CFDr: What can physicians and office staff do to be best prepared for the conversion

Monestime: Assess ICD-10 training needs!  Training will be one of the critical areas impacted by the adoption of ICD-10.  Validate and re-assess scale, scope, and customize the educational plan to meet the needs of a diverse workforce during and following the transition.

CFDr: What kind of training and education is sufficient?  And how can physicians be sure that their staff has a good grasp on the training they’re receiving?

Monestime: Place emphasis on “Role-Based Training” as opposed to a one-size-fits-all solution.  Healthcare practices will need to work with a vendor that will classify the roles into different subgroups.  There must be consensus as to the extent of training that needs to be done, who needs to be trained (plus what roles they will have), what level of training is needed, and how training will be delivered.  Different levels of training will need to be based on the impact of ICD-10 on roles and functions.  Once training has been completed, dual coding should begin.

CFDr: Please tell us a little about CODESMART™ Group, and the types of education and training options available.

Monestime: The CODESMART™ Group is a premiere national subject matter expert for ICD-10 education, compliance and consulting.  The company provides solutions in ICD-10 transitions/support, outsource coding, coding audits, improvements in the revenue cycle continuum, and clinical documentation improvement and education.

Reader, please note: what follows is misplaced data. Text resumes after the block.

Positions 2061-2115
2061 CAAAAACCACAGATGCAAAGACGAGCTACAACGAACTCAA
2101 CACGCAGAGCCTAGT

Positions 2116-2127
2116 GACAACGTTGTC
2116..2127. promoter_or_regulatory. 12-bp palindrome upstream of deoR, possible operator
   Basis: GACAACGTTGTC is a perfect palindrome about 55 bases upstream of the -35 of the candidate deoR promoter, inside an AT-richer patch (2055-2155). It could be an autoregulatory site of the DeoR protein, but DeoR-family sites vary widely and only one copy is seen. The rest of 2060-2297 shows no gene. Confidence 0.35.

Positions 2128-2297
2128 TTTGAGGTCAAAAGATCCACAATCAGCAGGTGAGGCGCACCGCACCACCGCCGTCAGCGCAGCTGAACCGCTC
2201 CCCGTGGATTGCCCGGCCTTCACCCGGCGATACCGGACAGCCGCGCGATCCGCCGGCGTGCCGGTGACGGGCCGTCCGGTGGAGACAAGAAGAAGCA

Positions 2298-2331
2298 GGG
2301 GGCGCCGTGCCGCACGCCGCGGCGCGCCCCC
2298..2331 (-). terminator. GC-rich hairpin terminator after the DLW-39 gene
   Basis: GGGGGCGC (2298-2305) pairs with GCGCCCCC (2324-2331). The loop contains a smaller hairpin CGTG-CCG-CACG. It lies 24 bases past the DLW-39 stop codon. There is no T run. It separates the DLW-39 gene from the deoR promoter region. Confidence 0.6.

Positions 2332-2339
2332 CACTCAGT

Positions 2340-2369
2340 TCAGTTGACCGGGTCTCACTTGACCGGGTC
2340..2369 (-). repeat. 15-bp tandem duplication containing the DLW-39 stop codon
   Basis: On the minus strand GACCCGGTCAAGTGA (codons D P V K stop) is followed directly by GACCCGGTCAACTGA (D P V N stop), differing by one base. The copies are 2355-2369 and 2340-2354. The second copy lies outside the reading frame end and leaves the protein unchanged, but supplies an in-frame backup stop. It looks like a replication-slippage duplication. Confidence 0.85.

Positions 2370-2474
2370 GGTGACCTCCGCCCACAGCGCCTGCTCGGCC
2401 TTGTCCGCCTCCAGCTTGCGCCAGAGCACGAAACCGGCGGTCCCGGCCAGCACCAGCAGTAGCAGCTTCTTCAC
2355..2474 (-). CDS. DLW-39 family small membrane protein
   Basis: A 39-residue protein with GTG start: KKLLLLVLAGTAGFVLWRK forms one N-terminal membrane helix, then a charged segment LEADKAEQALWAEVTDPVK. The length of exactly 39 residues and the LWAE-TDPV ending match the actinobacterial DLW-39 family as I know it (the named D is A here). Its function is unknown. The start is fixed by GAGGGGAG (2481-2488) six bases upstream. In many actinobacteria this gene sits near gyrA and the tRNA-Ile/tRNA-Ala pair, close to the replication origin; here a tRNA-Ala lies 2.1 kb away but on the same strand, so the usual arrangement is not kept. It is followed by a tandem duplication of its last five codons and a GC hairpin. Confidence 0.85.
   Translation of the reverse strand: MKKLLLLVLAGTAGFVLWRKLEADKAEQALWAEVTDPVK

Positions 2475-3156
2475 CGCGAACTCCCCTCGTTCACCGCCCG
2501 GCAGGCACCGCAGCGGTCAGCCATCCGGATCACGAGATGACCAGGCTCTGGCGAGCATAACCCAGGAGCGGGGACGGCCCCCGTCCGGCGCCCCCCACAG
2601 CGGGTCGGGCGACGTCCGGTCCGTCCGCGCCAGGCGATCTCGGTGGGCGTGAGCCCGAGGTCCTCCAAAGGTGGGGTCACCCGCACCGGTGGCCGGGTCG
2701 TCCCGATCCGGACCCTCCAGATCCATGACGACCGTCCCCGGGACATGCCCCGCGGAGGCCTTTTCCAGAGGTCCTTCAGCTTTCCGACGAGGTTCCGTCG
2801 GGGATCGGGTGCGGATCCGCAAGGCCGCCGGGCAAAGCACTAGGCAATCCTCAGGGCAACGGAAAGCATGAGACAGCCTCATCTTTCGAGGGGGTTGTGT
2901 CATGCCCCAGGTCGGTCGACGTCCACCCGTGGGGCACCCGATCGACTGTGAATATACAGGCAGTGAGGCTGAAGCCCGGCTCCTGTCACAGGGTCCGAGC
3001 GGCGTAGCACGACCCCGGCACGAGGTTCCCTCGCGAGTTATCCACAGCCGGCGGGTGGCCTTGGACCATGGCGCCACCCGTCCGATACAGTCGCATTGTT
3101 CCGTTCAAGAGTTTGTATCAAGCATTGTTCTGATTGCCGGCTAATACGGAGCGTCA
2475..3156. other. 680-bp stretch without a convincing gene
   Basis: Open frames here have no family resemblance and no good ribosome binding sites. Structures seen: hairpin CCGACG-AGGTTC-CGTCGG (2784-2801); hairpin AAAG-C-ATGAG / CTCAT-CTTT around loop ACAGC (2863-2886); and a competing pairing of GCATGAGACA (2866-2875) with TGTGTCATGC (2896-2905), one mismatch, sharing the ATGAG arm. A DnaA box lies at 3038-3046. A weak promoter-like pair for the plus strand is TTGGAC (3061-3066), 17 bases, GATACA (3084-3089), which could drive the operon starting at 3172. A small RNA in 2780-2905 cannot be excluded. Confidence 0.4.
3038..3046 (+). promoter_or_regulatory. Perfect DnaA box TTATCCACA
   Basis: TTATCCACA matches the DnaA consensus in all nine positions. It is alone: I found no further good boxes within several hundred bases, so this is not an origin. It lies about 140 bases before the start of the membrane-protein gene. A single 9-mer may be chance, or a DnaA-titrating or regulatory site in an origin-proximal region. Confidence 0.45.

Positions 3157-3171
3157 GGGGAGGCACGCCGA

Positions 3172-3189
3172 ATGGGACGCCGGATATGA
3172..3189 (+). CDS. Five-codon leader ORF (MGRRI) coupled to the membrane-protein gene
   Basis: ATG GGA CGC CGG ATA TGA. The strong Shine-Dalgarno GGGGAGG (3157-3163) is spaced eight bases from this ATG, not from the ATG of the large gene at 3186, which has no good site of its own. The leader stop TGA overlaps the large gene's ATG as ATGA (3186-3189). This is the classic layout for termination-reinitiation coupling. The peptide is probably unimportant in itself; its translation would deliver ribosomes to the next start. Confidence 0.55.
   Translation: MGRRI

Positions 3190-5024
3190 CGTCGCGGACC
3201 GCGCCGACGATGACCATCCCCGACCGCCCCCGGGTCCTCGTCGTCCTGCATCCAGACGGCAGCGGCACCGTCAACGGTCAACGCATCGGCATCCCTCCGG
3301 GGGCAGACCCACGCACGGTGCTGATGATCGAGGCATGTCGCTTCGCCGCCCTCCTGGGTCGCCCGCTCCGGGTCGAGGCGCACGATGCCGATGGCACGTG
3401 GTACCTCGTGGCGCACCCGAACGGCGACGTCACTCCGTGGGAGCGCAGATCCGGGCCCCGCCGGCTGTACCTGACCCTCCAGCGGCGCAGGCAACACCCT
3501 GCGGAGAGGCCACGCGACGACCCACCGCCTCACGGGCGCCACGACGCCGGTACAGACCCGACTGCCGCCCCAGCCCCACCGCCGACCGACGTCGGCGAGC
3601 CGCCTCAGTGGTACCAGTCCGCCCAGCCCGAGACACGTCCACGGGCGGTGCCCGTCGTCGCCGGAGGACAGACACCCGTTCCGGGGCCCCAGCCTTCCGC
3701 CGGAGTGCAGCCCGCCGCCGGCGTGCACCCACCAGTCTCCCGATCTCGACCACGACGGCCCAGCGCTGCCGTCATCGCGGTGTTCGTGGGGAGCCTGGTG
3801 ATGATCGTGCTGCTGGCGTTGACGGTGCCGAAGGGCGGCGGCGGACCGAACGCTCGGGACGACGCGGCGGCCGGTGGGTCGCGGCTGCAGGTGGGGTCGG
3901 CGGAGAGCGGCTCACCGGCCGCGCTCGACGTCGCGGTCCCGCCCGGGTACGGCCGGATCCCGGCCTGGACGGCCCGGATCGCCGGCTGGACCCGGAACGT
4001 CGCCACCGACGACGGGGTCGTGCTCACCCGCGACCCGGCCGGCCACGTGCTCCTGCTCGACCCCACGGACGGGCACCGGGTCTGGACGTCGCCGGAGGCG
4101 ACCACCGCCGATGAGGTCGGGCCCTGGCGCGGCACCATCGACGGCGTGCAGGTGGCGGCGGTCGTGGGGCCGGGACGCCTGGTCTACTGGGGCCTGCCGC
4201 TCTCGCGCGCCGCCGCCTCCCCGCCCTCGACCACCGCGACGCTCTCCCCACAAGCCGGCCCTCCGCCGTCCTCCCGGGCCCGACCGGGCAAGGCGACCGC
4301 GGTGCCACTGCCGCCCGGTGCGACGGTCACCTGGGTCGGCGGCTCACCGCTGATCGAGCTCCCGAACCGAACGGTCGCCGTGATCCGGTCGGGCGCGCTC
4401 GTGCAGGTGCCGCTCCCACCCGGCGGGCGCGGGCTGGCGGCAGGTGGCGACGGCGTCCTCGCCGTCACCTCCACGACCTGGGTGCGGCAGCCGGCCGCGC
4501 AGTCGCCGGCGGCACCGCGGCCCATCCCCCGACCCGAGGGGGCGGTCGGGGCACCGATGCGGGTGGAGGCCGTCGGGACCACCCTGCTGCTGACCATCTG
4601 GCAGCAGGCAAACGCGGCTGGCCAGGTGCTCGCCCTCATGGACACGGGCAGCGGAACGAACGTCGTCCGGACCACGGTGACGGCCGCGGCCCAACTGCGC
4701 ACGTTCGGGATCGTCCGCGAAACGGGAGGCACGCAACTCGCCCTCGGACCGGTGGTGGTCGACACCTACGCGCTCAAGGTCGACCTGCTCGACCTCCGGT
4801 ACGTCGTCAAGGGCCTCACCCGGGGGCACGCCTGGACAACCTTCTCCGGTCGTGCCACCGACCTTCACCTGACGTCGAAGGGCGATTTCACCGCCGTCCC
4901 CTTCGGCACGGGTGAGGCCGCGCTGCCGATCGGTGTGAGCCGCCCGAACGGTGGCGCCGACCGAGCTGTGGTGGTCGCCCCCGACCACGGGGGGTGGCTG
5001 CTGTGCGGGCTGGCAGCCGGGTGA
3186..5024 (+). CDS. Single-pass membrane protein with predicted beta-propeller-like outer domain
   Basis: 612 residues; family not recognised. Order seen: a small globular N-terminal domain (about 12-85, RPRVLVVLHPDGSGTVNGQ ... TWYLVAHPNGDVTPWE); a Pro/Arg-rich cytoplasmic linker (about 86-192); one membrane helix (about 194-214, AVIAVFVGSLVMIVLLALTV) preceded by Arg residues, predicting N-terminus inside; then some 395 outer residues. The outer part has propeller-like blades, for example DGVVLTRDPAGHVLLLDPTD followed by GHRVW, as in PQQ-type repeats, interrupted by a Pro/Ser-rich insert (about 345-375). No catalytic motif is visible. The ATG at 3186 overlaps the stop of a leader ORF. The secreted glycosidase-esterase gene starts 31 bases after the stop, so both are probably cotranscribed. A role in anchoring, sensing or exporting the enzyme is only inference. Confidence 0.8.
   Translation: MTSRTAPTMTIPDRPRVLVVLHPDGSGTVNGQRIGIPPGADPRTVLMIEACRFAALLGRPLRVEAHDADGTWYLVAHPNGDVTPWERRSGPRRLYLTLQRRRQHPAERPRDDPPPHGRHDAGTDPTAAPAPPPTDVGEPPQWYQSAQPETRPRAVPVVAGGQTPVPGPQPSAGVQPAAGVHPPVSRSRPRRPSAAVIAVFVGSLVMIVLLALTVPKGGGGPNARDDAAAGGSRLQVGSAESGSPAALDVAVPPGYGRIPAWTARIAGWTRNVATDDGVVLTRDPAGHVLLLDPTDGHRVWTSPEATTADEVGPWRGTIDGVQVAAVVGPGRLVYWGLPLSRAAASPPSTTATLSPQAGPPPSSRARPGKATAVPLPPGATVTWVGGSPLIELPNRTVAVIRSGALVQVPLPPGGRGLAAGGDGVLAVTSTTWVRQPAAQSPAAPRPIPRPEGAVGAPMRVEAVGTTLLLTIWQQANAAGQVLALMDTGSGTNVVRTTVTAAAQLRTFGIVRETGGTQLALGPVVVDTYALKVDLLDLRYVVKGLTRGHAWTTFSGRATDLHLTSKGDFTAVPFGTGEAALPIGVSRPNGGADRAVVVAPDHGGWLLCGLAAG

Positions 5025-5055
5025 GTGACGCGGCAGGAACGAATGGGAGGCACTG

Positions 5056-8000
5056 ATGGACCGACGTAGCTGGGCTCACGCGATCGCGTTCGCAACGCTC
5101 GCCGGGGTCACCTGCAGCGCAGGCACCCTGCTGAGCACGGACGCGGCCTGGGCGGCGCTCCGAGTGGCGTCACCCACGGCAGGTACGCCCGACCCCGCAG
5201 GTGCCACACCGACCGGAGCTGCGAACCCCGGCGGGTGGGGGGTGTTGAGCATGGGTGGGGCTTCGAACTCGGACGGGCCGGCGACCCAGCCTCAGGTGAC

The CODESMART™ GROUP’s CODESMART™ University, is the leader in ICD-10 education and training as recognized industrywide, and helps healthcare organizations and physicians’ practices to focus on their core mission—providing quality patient care, by making the ICD-10 transition easier and stress free.  CODESMART™ University offers the following “best practices” education and training programs for ICD-10:

  • ICD-10 for Existing Coding Professionals
  • New Coding Professionals
  • ICD-10 for Clinicians
  • ICD-10 role-based training for various departments throughout the organization

CFDr: What are you hearing are some of the biggest concerns among physicians regarding ICD-10?

Monestime: Productivity loss!  Staff productivity will decrease by 30-50 percent as coders and clinicians get up to speed on the new code set.  The Canadian’s implementation of ICD-10 CA revealed a dramatic increase of coding backlog due to productivity loss of 50 percent in the first six months.